If the recent ports of early Final Fantasy games have shown anything, it’s that nostalgic mobile gamers are willing to pay a premium price for classic RPGs as long as the quality and content are there. Judging by such success, this enhanced version of Baldur’s Gate II is sure to prove lucrative for developers Beamdog and publishers Atari, weighing in as it does at a hefty £10.99. The sheer amount of content included here makes this a must-have title for anyone looking for a compelling experience and shows that mobile devices can compete with dedicated portable systems when it comes to serious games. However, caution must be applied before making the purchase as this is definitely not a game for everyone.
For those unaware of Baldur’s Gate, it is a high-fantasy series of role-playing games that is notable for its richly detailed setting, epic storylines and engrossing dungeon-crawling. This version packages the sequel, Shadows of Amn, together with the Throne of Bhaal expansion pack and a whole host of additional content, including a gladiatorial combat side-game and updated quests. The games are viewed via an isometric perspective, with players controlling parties of up to of six characters of various classes, either chosen from a predefined list, or created by the player themselves. Gameplay across all the games is a mixture of combat, exploration and questing and takes place in real-time, although this can be paused to slow down the pace, and there are extensive options for interaction with NPCs.
Despite its complexity, Baldur’s Gate II has ported well to the iPad and indeed, the game feels like a natural match for the touch screen interface. Although there are vast amounts of options and screens to wade through, accessing them is smooth and efficient. Combat and magic retain their depth and strategic elements, while switching between characters and carrying out actions is generally a breeze. However, the screen can get busy at times, resulting in noticeable slowdown and making it difficult to select items or characters with precision. This is particularly frustrating in combat, where the frequent small size of dungeons leads to unfair deaths and overly challenging battles.
Visually, the game is appealing, if somewhat old-fashioned in its style, which is of course understandable given its age. The cutscenes are dramatic and well-directed, while in-game graphics are simple but efficient, with atmospheric environmental design and surprisingly detailed character work. The muted palette may prove off-putting for those brought up on modern mobile games with their bright, vibrant colour schemes, but it is highly effective and creates an appropriately grim mood.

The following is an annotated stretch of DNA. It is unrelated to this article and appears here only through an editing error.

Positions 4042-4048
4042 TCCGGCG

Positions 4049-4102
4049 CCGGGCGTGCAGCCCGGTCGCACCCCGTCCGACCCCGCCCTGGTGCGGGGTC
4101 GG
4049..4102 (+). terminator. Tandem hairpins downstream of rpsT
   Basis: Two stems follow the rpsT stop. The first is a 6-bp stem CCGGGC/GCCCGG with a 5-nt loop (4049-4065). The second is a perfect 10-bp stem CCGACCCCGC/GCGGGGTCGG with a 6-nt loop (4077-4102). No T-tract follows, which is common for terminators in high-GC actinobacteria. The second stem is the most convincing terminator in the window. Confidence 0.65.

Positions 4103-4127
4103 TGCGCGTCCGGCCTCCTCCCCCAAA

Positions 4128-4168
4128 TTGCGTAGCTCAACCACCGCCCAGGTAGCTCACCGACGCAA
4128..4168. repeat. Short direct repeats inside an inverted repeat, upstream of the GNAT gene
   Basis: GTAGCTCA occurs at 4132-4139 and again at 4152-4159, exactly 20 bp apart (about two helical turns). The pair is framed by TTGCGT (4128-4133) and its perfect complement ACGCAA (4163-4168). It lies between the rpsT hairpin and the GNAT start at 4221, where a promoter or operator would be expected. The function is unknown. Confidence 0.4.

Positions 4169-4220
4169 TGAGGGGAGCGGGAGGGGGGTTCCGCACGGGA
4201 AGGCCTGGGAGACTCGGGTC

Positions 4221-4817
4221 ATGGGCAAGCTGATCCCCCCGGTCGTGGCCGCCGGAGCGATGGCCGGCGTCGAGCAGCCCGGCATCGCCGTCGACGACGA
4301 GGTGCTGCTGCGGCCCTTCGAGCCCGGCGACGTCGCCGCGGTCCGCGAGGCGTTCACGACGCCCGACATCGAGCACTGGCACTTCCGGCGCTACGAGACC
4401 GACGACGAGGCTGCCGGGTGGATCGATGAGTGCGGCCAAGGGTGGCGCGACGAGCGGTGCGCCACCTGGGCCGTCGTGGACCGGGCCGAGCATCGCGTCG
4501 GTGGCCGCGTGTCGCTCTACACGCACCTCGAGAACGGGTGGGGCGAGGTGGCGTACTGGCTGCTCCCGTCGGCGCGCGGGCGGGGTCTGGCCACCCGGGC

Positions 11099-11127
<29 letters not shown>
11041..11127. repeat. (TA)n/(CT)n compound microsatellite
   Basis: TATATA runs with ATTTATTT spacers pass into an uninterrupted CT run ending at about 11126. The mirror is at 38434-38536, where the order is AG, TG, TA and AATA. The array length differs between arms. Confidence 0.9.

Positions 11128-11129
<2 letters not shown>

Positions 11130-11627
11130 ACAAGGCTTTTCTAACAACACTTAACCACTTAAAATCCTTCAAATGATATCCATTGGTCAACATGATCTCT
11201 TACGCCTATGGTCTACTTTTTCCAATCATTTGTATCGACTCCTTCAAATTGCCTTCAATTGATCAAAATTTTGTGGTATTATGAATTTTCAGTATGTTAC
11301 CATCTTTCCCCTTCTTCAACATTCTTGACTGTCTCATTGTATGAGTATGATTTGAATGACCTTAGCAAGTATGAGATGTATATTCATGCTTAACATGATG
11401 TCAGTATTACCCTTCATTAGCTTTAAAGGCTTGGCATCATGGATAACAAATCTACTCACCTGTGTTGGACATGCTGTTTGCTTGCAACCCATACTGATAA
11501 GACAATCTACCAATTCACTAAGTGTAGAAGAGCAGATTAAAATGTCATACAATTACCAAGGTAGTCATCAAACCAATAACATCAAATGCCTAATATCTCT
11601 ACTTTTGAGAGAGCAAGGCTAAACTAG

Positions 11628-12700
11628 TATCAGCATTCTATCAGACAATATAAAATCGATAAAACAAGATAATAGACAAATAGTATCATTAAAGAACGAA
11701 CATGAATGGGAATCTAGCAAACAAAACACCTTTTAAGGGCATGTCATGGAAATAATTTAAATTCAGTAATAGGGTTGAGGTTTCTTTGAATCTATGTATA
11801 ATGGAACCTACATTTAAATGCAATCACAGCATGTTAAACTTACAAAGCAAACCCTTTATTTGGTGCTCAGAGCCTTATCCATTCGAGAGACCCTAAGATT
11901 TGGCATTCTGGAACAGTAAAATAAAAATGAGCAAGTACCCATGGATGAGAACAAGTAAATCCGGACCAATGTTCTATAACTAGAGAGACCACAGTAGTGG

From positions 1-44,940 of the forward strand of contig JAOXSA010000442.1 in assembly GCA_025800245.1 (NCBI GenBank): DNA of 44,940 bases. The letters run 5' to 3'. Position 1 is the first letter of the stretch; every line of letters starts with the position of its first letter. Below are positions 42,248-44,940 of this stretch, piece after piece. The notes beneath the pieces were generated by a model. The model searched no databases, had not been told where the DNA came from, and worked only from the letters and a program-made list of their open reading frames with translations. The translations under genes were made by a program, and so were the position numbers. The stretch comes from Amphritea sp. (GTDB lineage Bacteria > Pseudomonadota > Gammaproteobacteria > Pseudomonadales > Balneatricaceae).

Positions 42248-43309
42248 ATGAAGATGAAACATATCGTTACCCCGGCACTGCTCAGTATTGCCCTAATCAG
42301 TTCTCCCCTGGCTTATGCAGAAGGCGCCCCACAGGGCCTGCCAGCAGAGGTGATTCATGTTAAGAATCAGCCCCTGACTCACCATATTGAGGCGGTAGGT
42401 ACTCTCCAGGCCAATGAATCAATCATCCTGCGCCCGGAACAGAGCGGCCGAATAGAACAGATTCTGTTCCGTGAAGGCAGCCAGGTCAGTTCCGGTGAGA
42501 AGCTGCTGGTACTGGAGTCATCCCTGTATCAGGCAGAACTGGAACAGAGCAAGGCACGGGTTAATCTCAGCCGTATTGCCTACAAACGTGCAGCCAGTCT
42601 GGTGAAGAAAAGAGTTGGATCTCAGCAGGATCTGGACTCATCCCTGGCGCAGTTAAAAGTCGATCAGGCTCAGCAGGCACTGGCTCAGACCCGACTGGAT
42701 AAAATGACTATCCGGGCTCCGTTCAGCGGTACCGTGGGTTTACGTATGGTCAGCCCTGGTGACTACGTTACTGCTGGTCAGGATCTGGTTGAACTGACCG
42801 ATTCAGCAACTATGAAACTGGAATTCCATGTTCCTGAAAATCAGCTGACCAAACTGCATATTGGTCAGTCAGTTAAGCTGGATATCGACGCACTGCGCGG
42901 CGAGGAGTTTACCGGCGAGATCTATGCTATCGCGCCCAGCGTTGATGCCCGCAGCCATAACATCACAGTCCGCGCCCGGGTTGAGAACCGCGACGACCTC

While the game is much lauded for its winding narratives and well developed characters, it is clearly showing its age in terms of storytelling craft. The script switches uncomfortably between traditional fantasy clichés and anachronistic modern phrases, and is delivered via voice acting of variable quality, with accents that again feel out of place and uneven. The dialogue is also interminable, bombarding the player with seemingly never-ending, pointless, or just plain ridiculous conversations. It often feels more like an interactive movie rather than a game and this renders the narrative sluggish where it should be fluid, tedious where it should be gripping.
Baldur’s Gate II comes with such a high reputation that it is difficult to review objectively and for many the attraction will not be obvious. This is definitely not a game for the typical mobile gamer, given its intricacy, its refusal to explain everything to the player and the patience required to get the most from it. For those unused to such games, it may not be easy to see beyond its dated feel and dig down to uncover its old-school charms. Unless you are attuned to its style, it is a hard game to enjoy, with an unforgiving difficulty curve, endless reams of dialogue, an overwhelming interface and gameplay that often isn’t that much fun.
However, for those prepared to invest the hours and the effort, the rewards are high, with multiple quests that will top the 300 hour mark to complete in their totality and storylines that define the word ‘epic’, while the new content adds value for those who have played the game before. From this perspective, £10.99 doesn’t seem so steep after all and as Baldur’s Gate II is considered a genre classic, this new mobile version will undoubtedly add to its appeal and reputation.
Baldur's Gate II: Enhanced Edition (Reviewed on iOS)
Game is enjoyable, outweighing the issues there may be.
Epic compilation of classic RPGs, which have been lovingly ported and which show what can be done on mobile platforms. Although not for casual gamers due to its dated feel, overwhelming interface and clunky storytelling, Baldur’s Gate II: Enhanced Edition is a deep, expansive time-sink of a game that is worth the £10.99 asking price in terms of content. However, many gamers will find it hard to see what all the fuss is about.